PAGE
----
Memory… is the diary that we all carry about with us.
– Oscar Wilde
We take memory for granted because we’re too busy making memories. No pun intended. In light of my dad’s passing away 14 years ago around this time, I wanted to write a tribute post on memory. In particular, I wanted to highlight the reasons that we should cherish memories, how to cherish them, and ways to improve memory.
I lost my dad to cancer when he was 47 years old. Although his life was short, he lived it more fully than anyone else I’d known. He was a child in a man’s body. Big Mike they called him but to me he was tako, an endearing term for tata (dad). I remember him full of energy, humour, thirst for knowledge, and love for his family.
Even though I haven’t known him long, I’ve known him long enough to know that he can never be replaced. I have many fond memories of dad that I cherish, such as when he taught me how to ride a brand new red bike, when we went to a video rental store together (we watched over 1000 movies!), when he took me and my sister to a circus and we took a picture with a baby monkey, when he saved me from a big wave that came crashing down on me, when he raced with me, teased me, helped with school projects, played Sorry! with me, covered my textbooks in design paper meticulously so as to keep them from withering, embraced me when I had vertigo and told me that everything will be ok, buying a bag of chips at midnight just because I craved it, buying me hot chocolate whenever he drove me to work, and later, after getting married, asking me if I’m happy.
When life is nearing the end, all we have left is memories – the things we did, the experiences we tried, and the people we met – to contemplate about. Nothing becomes as important as reliving those memories as we lie in bed waiting for the inevitable. For that reason alone, make every day count.
Visit the places you dream of, discover new places in your city, routes, get lost. You never know what fortune is waiting on the other end.
Give generously. You will never regret giving something of yours away. You are far more likely to regret not giving away anything or not giving enough.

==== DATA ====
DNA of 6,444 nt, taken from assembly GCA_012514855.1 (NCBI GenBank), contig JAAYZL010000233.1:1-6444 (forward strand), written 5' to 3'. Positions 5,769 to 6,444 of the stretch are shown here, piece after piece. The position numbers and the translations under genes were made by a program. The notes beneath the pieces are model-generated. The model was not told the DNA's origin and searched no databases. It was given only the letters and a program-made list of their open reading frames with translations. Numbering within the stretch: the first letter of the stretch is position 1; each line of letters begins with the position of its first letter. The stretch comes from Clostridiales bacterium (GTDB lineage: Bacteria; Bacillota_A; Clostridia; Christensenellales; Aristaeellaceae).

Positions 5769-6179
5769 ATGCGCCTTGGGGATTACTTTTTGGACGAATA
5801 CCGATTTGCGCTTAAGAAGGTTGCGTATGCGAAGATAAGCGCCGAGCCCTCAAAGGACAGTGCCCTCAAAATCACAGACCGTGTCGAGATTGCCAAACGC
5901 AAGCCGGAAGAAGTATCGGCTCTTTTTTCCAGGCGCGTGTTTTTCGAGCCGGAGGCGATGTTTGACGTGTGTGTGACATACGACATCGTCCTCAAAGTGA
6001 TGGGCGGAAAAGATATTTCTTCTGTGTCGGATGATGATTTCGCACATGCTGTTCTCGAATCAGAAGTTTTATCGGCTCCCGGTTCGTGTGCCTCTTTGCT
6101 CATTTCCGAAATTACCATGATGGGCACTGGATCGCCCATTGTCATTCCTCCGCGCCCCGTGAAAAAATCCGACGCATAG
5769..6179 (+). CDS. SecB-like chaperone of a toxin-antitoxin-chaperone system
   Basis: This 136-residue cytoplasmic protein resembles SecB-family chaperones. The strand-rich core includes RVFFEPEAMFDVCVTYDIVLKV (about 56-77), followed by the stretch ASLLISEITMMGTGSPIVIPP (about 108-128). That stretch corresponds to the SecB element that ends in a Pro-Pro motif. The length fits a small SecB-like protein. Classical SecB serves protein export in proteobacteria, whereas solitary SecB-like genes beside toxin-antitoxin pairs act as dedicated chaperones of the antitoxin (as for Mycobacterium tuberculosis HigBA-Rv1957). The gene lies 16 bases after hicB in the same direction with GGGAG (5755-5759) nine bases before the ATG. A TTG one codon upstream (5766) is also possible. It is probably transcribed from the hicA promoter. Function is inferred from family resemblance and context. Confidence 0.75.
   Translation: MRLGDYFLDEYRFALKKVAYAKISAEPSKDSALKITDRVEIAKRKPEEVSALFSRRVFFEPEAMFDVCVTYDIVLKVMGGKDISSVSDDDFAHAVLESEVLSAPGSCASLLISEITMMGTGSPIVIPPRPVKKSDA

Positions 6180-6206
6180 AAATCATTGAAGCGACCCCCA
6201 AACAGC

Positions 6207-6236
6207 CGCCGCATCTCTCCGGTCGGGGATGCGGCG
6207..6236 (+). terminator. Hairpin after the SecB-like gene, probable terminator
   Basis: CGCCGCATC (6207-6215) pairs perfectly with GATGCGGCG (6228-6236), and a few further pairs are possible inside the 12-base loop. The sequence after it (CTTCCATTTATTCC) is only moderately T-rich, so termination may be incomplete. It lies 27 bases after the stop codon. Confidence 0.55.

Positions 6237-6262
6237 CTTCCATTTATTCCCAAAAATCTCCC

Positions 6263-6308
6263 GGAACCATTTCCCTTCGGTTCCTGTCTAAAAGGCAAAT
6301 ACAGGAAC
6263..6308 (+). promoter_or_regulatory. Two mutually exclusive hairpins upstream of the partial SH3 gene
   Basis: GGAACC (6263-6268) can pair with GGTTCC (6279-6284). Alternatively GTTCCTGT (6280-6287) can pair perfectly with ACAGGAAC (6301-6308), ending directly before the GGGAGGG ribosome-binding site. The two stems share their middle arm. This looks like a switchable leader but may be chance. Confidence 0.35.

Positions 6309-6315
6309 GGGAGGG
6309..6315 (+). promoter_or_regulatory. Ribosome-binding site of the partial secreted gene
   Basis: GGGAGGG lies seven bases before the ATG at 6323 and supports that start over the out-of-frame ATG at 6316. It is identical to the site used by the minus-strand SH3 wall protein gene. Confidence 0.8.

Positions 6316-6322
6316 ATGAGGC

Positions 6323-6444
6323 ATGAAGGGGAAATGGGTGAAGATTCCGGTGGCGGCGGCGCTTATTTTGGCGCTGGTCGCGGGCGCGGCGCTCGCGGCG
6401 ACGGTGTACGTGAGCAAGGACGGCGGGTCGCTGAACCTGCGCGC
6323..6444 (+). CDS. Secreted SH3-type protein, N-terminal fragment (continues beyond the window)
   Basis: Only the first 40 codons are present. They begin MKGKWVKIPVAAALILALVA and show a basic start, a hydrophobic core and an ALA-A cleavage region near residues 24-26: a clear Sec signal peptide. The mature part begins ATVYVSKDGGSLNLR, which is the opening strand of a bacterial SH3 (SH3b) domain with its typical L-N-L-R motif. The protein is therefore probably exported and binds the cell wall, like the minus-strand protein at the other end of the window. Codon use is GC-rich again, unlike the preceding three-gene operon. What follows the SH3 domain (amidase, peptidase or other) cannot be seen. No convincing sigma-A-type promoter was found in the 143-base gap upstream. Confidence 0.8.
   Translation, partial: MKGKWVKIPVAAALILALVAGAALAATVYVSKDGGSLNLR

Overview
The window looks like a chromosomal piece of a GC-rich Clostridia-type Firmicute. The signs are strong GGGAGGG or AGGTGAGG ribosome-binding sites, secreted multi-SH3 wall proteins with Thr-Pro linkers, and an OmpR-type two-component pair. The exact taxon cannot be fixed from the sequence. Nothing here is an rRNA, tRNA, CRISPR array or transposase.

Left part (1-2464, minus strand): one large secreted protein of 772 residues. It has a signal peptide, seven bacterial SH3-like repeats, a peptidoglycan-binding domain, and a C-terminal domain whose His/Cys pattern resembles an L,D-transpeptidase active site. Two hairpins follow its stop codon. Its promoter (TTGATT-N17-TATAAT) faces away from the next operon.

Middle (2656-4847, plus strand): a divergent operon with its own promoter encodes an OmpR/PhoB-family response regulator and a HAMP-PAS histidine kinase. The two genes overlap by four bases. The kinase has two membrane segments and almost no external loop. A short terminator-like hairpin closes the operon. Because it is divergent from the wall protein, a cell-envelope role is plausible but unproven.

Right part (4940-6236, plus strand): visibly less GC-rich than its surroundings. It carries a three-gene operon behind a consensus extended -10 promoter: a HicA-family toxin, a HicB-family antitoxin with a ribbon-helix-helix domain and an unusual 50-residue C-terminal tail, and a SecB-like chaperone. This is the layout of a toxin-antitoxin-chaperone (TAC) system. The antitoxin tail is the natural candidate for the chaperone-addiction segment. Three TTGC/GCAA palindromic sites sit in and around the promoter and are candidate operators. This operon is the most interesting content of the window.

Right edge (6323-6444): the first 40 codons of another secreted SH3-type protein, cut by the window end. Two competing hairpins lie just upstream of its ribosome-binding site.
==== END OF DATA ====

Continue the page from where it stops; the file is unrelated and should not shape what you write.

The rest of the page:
Connect with people. Offer kindness everywhere you go, even if you are not met with kindness.
Conquer your fears. Give new experiences a try. Ever wanted to try jet skiing, sky diving, bungee jumping, or something a little less intensive like dance classes, playing an instrument, or writing? The time to start is now!
Make room for what matters. And what matters is you making memories, either by yourself or with the help of friends and family.
Don’t fall into the trap of making excuses for lack of time and money. There is always enough time if you truly love something, even if it’s 1 hour a week dedicated to your beloved activity. Or 10 minutes a day.
Don’t neglect your wishes or you will run the risk of regret.
If you are short on money, look at your budget and see what you can really do without then save that money instead for an activity or trip on your wish list.
Another reason that memory is important is that it makes us vulnerable. Contrary to popular belief, being vulnerable is a good thing. It makes us come face to face with the most raw and pure feelings within us from which we can learn a lot.
Naturally we connect all experiences with feelings. It’s in our best interest then to process memories and learn the feelings from those memories, in order to better guide us in the future when presented with similar experiences or situations.
How can memory be improved?
Well, it starts with a healthy lifestyle consisting of a well-balanced diet, regular exercise, and enough quality sleep.
You can also force your brain to learn a new skill (i.e. a new language). This collection of websites is a great starting point which offers resources based on the skill you want to learn. There are lots of good suggestions in the comments section too.
I hope I’ve given you something to think about in terms of delving on and preserving your memories, as well as making new ones. Now go on, colour your day with the wildest palette imaginable! Make life interesting for yourself and those around you, especially your kids, so that one day they too can cherish the sweet memories of their parents.
I will leave you with a quote that sums up well my intentions for this post:
Regret for the things we did can be tempered by time; it is regret for the things we did not do that is inconsolable. – Sydney J. Harris
What are some of your fondest memories and how do you keep focused on making new ones?